Finally, it is also important to get a sense that any tradie you seek to engage will be properly focussed on your needs and requirements.  This may well mean that, all other things being equal, your final decision rests on your judgement as to how reliable and efficient you think they will be.  Above all, don’t be afraid to ask questions - find out what a particular tradie thinks sets him apart form his competitors, why he is the right person for the job, or what he thinks his particular strengths and skills are.  This will help you to get as full a picture as possible of their approach to their work and how reliable and efficient you think they will be.  Some jobs are small, others represent a major investment, but in either case it is important that you do all you can to give yourself peace of mind that you have made the right choice in your tradie.

Tradies SA is website dedicated to helping homeowners in Adelaide and South Australia to find a qualified, skilled and dedicated tradesman

Monday, 11 February 2013

What We're Seeing at the 2013 Adelaide Festival Fringe

Fringe time is upon us again, and we have booked a fairly eclectic group of shows - a number of old favourites are being revisited (although we're devastated that Judith Lucy & Denise Scott is sold out) and looking forward to seeing some new and interesting acts from around the world.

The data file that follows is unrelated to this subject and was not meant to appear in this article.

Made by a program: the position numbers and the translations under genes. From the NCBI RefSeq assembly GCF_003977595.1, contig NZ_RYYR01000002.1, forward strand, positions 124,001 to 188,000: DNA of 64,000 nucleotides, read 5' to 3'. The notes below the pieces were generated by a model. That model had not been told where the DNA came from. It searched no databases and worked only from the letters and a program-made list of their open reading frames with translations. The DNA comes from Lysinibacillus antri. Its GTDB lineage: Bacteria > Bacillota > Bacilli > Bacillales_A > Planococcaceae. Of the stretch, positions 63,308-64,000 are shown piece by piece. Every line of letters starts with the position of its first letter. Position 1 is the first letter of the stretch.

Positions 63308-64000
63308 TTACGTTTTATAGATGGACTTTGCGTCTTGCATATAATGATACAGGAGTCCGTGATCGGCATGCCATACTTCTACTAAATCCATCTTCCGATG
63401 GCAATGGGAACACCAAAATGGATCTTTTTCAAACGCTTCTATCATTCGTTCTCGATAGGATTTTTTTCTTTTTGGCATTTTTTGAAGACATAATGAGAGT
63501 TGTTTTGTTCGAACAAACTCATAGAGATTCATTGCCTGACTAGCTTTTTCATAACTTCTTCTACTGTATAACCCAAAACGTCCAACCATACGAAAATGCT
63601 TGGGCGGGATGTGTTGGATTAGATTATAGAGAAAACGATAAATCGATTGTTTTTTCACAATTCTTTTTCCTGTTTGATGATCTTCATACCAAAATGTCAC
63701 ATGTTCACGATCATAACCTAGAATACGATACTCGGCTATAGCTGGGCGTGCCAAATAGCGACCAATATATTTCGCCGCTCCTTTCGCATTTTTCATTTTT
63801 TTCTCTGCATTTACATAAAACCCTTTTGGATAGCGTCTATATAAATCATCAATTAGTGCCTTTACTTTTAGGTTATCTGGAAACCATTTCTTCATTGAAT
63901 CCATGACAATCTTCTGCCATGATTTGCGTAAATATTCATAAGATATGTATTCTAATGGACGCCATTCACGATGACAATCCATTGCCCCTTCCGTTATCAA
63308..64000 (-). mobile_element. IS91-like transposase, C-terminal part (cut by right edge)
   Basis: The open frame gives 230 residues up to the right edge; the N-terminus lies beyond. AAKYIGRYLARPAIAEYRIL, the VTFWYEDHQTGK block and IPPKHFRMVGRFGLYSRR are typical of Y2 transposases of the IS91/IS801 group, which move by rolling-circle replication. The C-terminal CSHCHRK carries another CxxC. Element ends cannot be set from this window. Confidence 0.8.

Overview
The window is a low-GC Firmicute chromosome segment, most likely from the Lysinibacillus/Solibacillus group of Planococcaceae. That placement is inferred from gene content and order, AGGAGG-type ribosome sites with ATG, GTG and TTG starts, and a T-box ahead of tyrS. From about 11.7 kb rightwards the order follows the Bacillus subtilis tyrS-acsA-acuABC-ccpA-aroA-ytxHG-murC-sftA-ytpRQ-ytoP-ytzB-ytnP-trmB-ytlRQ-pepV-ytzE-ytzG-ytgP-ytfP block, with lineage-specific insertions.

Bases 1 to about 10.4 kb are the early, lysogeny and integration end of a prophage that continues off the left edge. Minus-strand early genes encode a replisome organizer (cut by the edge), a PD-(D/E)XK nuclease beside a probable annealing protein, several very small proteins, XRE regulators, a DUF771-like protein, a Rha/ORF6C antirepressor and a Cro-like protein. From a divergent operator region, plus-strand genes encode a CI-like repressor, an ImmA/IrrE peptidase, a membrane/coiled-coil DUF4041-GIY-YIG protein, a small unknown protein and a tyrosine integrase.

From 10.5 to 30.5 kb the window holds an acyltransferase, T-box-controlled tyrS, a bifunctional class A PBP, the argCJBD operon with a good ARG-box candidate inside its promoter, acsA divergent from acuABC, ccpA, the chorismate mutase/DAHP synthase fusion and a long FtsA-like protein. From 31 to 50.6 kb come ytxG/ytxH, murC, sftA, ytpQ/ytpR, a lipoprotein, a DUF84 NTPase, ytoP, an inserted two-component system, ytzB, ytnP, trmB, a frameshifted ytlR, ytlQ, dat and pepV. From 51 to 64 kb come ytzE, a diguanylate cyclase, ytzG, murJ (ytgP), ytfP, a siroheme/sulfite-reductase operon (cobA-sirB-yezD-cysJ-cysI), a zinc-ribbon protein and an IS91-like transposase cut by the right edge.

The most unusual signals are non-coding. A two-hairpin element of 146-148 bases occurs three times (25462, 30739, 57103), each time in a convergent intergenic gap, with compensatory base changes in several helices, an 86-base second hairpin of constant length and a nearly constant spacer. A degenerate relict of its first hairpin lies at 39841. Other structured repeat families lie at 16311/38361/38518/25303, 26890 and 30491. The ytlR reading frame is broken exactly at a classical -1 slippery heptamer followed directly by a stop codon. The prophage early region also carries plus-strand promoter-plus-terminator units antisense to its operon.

Reviews will be posted here and we look forward to reading comments, both on the shows we've chosen and what we have to say about them.

Wednesday 20 February
The Blue Room - Urban Spaceman Vintage @ 9.00pm
Thursday 21 February
Samantha's Hotline - Duke of York, 82 Currie Street @ 7.30pm
Saturday 23 February
One for the Ugly Girls - Tuxedo Cat @ 3.00pm
Lords of Luxury - Tuxedo Cat @ 7.15pm
Marcel Lucont: Gallic Symbol - Tuxedo Cat @ 9.45pm
Sunday 24 February
Charles Barrington in One Character or Less - Tuxedo Cat @ 8.30pm
Ex-German - Gluttony: The Pig Pen @ 10.45pm
Wednesday 27 February
Nik Coppin is Not Racist - The Austral: Red Room @ 9.45pm
Saturday 2 March
Jack the Ripper - Guthries: Eliza Hall, 126 Prospect Road @ 8.00pm
Sunday 3 March
5-Step Guide to Being German - The Austral: The Bunka @ 7.00pm
Friday 8 March
Eric's Tales of the Sea - Tuxedo Cat @ 6.00pm
Tuesday 12 March
Influence - Tandanya Theatre, 253 Grenfell Street @ 7.00pm


Cadogan and Hall are a team of freelance writers based in Adelaide, South Australia
See our reviews at cadoganandhall.blogspot.com.au or www.cadoganandhall.com

Thursday, 31 January 2013

The Value of High-Quality Articles for Your Business in Adelaide

This piece from the Guardian emphasises the importance of having top-quality content on your site and associated with your brand. Cadogan and Hall offer content marketing for businesses in Adelaide and throughout South Australia. To see examples of the sort of article marketing Cadogan and Hall can produce for your business, visit http://www.cadoganandhall.com/articles.html and http://issuu.com/cadoganandhall